At the outbreak of hostilities, the Vicar of Yateley, the Rev John Beardall, immediately offered the Vicarage for war use.   He and his family were able to move into Simla, now known as Gayton House, a smaller property closer to the Church.   The Vicarage was, unsurprisingly, on Vicarage Road and is now known as Glebe House.   It became an AuxiliaryHospital and opened on 5th October 1914.   Although there were later 30 beds, it started with the capacity to take 20 patients, which was small.   However, it was supplemented by a subsidiary ward of a further 10 beds at Fir Grove House, Eversley, now known as Firgrove Manor.   There was, also, an assigned doctor, another surgeon called Dr Petrie, who lived close-by at Barclay House.   When he died, in 1917, he was followed by Dr Clayton-Cox.   As with Minley, all the patients came under the Aldershot Command.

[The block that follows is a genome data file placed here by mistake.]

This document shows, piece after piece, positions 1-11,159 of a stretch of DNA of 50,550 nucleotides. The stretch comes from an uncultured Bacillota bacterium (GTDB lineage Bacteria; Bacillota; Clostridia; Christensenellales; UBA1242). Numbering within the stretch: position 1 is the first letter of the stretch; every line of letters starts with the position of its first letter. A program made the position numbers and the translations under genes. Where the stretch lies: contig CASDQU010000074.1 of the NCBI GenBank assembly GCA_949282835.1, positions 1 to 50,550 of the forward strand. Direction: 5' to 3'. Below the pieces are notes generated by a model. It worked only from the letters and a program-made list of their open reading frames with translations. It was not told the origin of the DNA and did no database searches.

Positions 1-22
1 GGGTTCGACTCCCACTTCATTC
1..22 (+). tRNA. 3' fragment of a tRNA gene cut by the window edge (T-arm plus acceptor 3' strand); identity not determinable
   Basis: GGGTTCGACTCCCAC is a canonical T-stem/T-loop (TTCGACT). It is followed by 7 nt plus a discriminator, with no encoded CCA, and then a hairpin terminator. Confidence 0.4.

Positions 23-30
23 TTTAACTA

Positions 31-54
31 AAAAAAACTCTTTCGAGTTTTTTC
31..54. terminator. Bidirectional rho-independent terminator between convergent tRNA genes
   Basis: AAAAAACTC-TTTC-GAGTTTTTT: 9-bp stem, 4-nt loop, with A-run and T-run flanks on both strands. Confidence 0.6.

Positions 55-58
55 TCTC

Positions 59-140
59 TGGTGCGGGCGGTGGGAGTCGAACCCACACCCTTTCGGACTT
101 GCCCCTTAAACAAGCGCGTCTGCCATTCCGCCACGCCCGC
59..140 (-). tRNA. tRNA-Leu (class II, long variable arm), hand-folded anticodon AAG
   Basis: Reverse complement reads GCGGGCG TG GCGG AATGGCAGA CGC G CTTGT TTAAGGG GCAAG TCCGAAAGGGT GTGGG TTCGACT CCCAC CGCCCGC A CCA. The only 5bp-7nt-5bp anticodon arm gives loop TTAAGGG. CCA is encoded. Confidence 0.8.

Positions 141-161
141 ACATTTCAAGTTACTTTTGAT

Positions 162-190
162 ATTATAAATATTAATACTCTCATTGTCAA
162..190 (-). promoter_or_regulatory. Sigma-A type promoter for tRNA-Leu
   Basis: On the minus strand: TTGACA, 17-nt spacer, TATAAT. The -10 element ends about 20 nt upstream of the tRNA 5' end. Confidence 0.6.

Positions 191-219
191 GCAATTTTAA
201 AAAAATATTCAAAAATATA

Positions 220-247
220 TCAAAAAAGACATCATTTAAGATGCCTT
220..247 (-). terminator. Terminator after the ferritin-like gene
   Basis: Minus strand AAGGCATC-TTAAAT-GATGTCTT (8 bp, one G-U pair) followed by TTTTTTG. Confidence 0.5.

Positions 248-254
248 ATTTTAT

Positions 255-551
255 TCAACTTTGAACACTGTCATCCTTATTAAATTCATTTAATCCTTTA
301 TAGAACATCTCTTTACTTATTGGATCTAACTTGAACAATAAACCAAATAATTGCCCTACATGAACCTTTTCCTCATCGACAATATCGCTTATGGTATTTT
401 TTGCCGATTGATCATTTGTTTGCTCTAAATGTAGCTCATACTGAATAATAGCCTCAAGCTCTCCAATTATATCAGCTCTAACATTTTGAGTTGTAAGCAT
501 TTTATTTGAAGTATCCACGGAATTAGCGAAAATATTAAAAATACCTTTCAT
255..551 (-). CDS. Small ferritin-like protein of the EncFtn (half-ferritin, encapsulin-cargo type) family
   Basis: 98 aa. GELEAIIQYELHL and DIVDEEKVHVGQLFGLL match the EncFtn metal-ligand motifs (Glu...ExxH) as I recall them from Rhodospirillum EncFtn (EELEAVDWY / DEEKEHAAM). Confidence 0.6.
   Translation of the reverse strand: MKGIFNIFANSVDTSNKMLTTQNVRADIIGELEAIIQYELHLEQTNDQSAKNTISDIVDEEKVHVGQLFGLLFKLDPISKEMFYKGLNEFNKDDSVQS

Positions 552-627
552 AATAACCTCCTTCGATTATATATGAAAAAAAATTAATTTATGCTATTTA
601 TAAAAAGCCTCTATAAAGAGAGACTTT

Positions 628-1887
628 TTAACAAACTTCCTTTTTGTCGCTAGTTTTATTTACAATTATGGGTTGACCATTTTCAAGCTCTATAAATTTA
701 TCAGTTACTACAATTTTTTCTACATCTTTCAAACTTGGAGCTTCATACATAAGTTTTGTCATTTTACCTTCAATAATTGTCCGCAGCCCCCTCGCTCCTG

There is a postcard of the VADs of Yateley Auxiliary Hospital, which is helpfully annotated with the names of those pictured.   This shows that the Commandant was Miss Jubb; the Quartermaster was B E Stilwell; the two qualified nurses were Sister Findlay and Sister K Murray; and the other VADs were V Campbell, H M Davenport, A R Gibson, Mrs Macrae, H Le Mesurier, M S Mills, Mrs Norris, M M Smurthwaite, A Stilwell, E M Stilwell and I V Sullivan.   It is likely that there were a number of other Hants 94 VADs who were working elsewhere or otherwise unavailable at the time of the photograph.   [The photographer/publisher, E C Webley, produced several pictures in a few series.]